We have developed a formal method to parameterise state structure uncertainty using constraints on the parameters of the most complex model and have illustrated its wide applicability through examples in depression and CAD. Further research is required for structural uncertainty in non-multi-state cost-effectiveness models.

Change history

  • 26 June 2017

    An erratum to this article has been published.


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Author contributions

All authors conceived and designed the study. Howard Thom developed the general methods in conjunction with Chris Jackson, Nicky Welton and Linda Sharples. Howard Thom and Nicky Welton developed the PANDA depression model and Howard Thom conducted the model comparison. Chris Jackson applied the methods to CECaT. Howard Thom drafted the paper and all authors critically reviewed and agreed to it as submitted.

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Corresponding author

Correspondence to Howard Thom.

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Chris Jackson was fully funded and Linda Sharples and Howard Thom were partly funded by the Medical Research Council (MRC) Programme Grant U015232027. Howard Thom and Nicky Welton also received support from the MRC ConDuCT-II Hub (Collaboration and innovation for Difficult and Complex randomised controlled Trials In Invasive procedures—MR/K025643/1). The CECaT study was funded by a Grant from the UK National Institute for Health Research (NIHR) Health Technology Assessment Program (Project No. 99/26/04). The PANDA depression study was funded by the NIHR Programme Grants for Applied Research Award (Grant Reference No. RP-PG-0610-10048). The views expressed are those of the authors and not necessarily those of the MRC, National Health Service, the NIHR or the Department of Health.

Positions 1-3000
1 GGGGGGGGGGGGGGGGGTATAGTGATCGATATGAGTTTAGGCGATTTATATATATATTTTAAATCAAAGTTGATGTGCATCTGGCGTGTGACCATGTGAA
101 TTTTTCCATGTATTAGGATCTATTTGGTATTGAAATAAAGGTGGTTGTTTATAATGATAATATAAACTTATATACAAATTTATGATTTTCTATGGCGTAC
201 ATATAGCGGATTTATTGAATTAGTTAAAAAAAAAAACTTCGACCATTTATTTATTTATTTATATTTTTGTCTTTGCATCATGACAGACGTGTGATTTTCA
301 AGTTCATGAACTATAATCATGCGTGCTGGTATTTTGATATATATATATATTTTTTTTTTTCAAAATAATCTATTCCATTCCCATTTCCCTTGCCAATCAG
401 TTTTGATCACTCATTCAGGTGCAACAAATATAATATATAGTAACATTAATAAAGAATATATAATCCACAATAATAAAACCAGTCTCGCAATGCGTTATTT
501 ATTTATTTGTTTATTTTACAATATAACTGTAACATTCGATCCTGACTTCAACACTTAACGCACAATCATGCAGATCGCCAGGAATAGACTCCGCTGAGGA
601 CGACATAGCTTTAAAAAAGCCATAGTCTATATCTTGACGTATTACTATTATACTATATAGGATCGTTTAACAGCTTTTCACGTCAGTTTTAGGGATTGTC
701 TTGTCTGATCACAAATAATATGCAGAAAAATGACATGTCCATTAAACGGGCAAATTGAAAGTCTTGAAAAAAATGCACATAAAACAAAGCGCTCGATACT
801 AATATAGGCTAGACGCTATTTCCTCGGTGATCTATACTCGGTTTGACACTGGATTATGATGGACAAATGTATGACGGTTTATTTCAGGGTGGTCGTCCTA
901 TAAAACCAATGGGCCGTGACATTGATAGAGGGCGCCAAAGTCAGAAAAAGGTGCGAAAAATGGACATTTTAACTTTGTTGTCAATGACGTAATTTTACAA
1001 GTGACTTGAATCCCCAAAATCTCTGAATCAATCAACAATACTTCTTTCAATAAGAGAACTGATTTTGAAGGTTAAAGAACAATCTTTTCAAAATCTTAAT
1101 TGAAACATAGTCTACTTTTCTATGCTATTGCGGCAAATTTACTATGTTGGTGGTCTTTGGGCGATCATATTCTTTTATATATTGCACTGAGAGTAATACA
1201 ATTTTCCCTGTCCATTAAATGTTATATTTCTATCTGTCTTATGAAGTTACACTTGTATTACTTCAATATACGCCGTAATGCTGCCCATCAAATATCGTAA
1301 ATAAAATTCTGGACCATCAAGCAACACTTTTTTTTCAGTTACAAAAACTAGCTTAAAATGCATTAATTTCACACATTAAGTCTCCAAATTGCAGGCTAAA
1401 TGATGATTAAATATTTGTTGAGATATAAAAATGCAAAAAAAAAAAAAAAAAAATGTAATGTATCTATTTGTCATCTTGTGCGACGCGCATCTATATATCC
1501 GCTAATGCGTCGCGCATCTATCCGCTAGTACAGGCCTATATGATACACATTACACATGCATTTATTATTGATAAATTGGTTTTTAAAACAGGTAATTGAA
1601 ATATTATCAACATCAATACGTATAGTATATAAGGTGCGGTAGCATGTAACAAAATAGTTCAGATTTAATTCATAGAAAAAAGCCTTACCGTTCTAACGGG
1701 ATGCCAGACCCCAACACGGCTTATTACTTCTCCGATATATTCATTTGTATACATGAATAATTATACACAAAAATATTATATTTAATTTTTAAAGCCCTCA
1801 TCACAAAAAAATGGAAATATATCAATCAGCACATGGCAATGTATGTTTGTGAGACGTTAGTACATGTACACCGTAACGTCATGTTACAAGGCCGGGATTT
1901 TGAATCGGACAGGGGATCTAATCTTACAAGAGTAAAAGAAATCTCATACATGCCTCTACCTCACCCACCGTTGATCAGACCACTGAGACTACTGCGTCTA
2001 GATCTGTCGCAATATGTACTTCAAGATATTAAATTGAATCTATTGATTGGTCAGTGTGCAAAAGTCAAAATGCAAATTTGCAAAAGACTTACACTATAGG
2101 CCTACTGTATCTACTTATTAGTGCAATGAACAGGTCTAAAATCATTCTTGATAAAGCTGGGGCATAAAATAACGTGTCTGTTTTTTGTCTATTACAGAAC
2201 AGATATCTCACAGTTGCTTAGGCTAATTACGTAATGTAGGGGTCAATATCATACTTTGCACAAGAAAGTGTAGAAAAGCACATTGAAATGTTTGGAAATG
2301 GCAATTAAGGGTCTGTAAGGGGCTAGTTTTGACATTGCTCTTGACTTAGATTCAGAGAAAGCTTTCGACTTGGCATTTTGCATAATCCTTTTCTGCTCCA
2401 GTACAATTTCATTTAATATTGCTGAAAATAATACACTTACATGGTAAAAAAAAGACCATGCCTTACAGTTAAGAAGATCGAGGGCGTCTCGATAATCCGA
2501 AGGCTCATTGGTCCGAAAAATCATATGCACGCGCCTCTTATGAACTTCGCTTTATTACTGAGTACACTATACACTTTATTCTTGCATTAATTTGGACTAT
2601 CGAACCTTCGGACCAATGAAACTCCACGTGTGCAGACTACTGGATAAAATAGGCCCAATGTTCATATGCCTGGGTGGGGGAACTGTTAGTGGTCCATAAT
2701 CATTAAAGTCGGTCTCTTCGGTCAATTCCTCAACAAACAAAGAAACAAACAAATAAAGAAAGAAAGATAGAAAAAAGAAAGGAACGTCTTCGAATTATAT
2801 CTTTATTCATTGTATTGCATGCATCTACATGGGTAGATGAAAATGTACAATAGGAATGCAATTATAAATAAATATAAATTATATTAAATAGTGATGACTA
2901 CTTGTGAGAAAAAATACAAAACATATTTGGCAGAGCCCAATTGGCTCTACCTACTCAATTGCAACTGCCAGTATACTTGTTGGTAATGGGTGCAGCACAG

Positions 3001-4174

Conflict of interest

Howard Thom, Chris Jackson, Nicky Welton and Linda Sharples declare they have no financial or non-financial conflicts of interest that are directly relevant to the content of this article.

Data availability statement

The datasets used for model comparison during the current study are included in this published article (within Table 3 for the heart disease example and in the code provided in Appendix 6 in ESM for the depression example). Further code and data, to generate the cost-effectiveness results, are available from the corresponding author on reasonable request.

Additional information

The original version of this article was revised due to a retrospective Open Access.

An erratum to this article is available at

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Supplementary material 1 (DOCX 72 kb)

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Thom, H., Jackson, C., Welton, N. et al. Using Parameter Constraints to Choose State Structures in Cost-Effectiveness Modelling. PharmacoEconomics 35, 951–962 (2017).